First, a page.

Since public opinion does shape foreign policy in a democracy, the lopsided media narrative here matters. The recruitment of intellectuals, technocrats, academics and public figures in Western (mainly American) institutions plays a big part in this orchestrated discourse, as do their seminars, conferences and fellowships, which again push the Anglo-American line in international relations.

This situation distorts our view of the world and our sense of enlightened self-interest. China, our biggest and most powerful neighbour, and Russia, a friend of long standing, become objects of extreme suspicion, beyond any reasonable doubt. This can be dangerous, given the turbulence in world affairs and the fact that the clouds of war loom. Even a nuclear conflict is not ruled out.

Sundeep Waslekar, director of the think tank Strategic Foresight Group, has published a book titled A World Without War. This book is today a major discussion point in the Ministry of External Affairs (MEA). The consensus at a recent open-house conversation on the book, featuring some top experts in international affairs, was that a ‘world without war’ may be desirable but it’s a utopian notion; in the real world, there is a genuine threat of even a nuclear conflict. Over 13,000 nuclear warheads in about a dozen countries are primed for use, and aggravating circumstances abound—from the politics of hate, to religious or regional fanaticism, to ultra-nationalist sentiment.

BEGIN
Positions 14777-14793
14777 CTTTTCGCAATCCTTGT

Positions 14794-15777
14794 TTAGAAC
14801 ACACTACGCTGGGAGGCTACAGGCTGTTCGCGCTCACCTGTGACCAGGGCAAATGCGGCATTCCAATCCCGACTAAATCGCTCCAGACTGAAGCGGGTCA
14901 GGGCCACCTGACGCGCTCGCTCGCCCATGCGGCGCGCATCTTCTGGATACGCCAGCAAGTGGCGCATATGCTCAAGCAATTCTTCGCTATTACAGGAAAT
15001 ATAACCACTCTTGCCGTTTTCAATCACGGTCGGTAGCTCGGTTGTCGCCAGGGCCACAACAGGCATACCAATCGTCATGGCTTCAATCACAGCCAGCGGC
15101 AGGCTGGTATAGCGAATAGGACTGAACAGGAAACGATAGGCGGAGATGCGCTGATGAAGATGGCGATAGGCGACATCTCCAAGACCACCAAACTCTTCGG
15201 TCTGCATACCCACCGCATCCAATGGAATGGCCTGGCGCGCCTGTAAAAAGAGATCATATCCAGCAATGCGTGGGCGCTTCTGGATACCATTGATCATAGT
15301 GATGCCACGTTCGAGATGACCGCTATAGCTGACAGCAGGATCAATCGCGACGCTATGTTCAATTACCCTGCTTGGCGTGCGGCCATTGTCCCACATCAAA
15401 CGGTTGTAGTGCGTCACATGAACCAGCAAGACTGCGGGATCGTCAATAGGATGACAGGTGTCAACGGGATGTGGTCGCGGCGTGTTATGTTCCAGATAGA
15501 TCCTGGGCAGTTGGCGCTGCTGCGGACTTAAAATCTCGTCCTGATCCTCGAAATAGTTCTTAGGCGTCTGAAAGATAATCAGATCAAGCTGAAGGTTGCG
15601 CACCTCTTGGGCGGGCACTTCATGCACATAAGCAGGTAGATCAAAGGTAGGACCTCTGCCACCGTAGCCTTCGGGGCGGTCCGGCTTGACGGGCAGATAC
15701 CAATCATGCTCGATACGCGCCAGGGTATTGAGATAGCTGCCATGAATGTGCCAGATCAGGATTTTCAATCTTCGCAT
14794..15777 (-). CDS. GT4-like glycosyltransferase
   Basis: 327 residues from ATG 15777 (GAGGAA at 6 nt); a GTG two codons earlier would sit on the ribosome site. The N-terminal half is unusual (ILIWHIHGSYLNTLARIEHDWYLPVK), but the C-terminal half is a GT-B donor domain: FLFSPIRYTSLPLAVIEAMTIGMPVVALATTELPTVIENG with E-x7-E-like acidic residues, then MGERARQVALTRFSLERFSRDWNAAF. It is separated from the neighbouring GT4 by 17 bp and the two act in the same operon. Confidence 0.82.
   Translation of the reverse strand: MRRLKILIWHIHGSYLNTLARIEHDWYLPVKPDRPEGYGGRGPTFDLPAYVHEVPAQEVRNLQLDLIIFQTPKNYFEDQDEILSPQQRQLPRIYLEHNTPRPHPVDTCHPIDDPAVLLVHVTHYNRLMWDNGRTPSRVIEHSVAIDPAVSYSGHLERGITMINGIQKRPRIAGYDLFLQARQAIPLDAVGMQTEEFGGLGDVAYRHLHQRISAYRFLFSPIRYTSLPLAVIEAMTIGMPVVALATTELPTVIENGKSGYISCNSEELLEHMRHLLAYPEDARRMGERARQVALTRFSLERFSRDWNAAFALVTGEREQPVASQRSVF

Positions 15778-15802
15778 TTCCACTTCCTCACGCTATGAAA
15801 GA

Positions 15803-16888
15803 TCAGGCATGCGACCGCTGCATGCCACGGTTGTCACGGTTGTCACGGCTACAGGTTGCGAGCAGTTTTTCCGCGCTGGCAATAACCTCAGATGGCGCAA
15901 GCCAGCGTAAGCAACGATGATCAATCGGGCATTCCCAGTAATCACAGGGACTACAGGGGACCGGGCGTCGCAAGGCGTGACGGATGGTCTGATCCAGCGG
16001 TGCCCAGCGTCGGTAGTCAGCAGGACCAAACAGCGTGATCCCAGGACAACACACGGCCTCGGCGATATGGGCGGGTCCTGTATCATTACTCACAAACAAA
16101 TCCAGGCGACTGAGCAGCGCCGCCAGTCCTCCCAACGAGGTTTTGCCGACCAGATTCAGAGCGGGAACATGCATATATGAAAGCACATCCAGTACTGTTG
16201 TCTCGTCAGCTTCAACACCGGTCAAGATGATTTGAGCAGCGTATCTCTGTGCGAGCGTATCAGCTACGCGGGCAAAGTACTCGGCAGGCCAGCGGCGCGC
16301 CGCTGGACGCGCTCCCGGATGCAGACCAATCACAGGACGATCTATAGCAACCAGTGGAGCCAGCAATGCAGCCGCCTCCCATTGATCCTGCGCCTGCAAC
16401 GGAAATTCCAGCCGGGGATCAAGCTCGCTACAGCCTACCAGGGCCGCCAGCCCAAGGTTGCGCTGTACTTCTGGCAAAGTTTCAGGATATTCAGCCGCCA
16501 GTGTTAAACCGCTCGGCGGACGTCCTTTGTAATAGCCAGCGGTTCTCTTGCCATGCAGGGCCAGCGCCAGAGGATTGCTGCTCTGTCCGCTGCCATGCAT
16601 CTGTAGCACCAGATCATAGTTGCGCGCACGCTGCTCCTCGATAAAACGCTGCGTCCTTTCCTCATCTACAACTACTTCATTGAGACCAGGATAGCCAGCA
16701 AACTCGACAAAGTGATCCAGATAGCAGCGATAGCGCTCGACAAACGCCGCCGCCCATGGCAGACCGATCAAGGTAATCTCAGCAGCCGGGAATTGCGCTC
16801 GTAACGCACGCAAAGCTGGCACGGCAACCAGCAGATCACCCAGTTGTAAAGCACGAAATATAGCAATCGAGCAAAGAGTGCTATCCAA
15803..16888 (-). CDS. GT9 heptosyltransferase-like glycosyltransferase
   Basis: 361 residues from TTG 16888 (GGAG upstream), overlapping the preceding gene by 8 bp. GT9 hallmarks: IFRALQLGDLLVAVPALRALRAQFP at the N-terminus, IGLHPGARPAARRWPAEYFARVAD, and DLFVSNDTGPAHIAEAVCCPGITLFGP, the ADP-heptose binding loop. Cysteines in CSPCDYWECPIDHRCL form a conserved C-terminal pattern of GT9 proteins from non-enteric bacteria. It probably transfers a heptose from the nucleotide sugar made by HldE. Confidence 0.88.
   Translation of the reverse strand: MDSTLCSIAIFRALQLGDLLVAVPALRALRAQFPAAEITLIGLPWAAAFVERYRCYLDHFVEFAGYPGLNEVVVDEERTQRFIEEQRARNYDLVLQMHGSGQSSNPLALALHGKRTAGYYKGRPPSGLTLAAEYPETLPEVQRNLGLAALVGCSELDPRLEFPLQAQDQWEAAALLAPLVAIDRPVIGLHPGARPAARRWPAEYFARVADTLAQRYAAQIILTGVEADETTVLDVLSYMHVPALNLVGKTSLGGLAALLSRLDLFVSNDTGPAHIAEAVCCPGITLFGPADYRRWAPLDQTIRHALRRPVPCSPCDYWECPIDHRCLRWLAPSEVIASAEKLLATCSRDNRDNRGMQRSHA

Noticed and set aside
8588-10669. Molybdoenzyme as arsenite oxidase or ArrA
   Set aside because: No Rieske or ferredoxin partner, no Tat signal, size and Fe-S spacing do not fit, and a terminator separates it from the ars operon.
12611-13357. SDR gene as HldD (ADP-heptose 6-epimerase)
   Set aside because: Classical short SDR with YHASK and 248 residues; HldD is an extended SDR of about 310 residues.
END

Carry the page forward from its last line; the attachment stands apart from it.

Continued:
The media is either casual or complacent or conniving in this violent world, and the Indian media is no exception. For purveyors of information to the public, and for the public that relies on these purveyors, this is a dangerous situation.

In another time, this lack of objectivity in the media—as to the various political actors on the world stage and their motivations—would have been worrying. It might even have inspired a sort of ‘non-alignment’ in the mechanisms of news discovery, but in the current state of media affairs, to hope for that kind of objectivity is perhaps to wish for another sort of Utopia.